Don’t Call Me

7 July, 2009

PhoneIn the U.S., consumers are charged for both sending and receiving calls. In Ireland, they are only charged for making mobile calls. What might explain this difference?

There are considerably fewer mobile phones per capita in the U.S. as opposed to Europe. There is also greater income inequality. These may be the proximate causes, or the former could just be an effect of the pricing mechanism.

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Lies, Damned Lies and Inequality

21 May, 2009

The Department of Economics in Trinity College, the Institute for International Integration Studies (IIIS) and the Dublin Economics Workshop today jointly hosted a conference entitled “Irish Economic Policy for the Crisis: What Next?“. Over the next few posts, I’ll be discussing the ideas posited by the many and distinguished speakers, both in the context of Ireland and more generally.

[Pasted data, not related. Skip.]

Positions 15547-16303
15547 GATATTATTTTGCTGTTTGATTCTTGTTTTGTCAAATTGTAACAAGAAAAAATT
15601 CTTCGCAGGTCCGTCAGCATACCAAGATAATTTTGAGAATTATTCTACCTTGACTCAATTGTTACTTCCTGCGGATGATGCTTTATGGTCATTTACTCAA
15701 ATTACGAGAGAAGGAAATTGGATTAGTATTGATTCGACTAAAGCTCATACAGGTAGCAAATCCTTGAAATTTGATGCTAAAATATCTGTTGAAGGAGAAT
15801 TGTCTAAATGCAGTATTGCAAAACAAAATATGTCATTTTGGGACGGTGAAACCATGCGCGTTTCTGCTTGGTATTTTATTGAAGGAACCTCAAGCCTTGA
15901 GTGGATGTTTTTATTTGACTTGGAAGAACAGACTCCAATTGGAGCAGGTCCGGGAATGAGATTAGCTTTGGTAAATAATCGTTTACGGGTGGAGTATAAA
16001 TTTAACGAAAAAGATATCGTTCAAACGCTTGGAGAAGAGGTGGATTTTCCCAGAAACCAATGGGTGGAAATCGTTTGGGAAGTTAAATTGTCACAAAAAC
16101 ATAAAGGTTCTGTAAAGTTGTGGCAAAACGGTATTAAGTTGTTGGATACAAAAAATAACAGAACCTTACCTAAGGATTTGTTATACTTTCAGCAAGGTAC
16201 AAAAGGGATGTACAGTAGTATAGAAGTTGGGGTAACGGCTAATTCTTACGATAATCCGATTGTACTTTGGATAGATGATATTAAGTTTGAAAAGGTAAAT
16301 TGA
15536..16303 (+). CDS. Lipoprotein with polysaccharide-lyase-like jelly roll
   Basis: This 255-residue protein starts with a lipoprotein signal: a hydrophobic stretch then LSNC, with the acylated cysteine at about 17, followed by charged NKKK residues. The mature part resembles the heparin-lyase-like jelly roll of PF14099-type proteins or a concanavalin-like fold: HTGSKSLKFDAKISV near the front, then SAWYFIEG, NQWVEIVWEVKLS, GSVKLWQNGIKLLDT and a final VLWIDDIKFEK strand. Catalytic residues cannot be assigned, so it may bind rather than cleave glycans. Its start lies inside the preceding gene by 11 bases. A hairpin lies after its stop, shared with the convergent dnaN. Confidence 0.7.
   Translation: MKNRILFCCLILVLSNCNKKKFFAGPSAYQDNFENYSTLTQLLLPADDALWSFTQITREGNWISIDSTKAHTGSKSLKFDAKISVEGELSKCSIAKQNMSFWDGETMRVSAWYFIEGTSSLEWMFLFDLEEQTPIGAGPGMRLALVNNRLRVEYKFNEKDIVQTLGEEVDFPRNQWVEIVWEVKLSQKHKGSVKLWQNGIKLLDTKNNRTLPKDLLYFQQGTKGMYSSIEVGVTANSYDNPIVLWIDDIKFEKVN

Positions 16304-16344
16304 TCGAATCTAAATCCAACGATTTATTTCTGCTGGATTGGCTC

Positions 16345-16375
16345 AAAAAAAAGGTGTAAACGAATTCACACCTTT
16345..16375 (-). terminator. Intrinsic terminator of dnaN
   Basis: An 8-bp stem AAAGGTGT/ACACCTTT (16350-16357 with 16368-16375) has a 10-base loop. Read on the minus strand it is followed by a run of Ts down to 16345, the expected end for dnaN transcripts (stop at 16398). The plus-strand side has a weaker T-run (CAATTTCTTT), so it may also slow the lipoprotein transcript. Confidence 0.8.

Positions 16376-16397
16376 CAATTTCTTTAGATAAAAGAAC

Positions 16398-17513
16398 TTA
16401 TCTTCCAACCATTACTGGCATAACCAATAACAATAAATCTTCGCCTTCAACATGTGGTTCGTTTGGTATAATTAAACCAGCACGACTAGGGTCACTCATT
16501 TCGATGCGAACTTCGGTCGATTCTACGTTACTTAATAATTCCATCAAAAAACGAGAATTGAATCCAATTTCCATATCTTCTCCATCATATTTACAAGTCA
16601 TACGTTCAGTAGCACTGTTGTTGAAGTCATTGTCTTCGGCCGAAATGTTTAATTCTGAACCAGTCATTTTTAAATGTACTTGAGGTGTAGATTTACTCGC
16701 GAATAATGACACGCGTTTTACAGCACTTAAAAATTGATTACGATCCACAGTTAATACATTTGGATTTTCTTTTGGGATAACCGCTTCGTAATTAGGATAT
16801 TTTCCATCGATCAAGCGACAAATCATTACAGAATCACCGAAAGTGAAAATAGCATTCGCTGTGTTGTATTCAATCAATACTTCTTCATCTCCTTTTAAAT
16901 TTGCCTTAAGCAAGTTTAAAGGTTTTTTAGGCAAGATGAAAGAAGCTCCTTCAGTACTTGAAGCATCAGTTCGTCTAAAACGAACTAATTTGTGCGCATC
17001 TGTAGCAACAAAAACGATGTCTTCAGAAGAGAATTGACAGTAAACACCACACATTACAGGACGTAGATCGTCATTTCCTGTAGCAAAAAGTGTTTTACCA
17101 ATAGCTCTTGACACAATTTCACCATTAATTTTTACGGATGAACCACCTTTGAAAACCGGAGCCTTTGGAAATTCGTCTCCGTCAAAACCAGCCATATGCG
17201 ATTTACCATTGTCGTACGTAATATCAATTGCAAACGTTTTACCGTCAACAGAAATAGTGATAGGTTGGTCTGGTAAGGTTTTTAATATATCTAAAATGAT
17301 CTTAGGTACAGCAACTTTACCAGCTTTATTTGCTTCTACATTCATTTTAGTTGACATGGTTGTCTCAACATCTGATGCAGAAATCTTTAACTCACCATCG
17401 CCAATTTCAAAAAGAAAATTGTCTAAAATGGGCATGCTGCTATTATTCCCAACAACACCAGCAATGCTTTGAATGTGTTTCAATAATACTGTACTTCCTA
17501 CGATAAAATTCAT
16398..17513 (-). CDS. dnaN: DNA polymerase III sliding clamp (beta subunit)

Firstly, Brian Nolan of UCD discussed inequality in Ireland. He mentioned several standard indicators of inequality. In Ireland’s case, these statistics have exhibited stability over time. Thus, he concludes that inequality has neither increased nor decreased dramatically over the last several years. The truth can sometimes be concealed by statistics.

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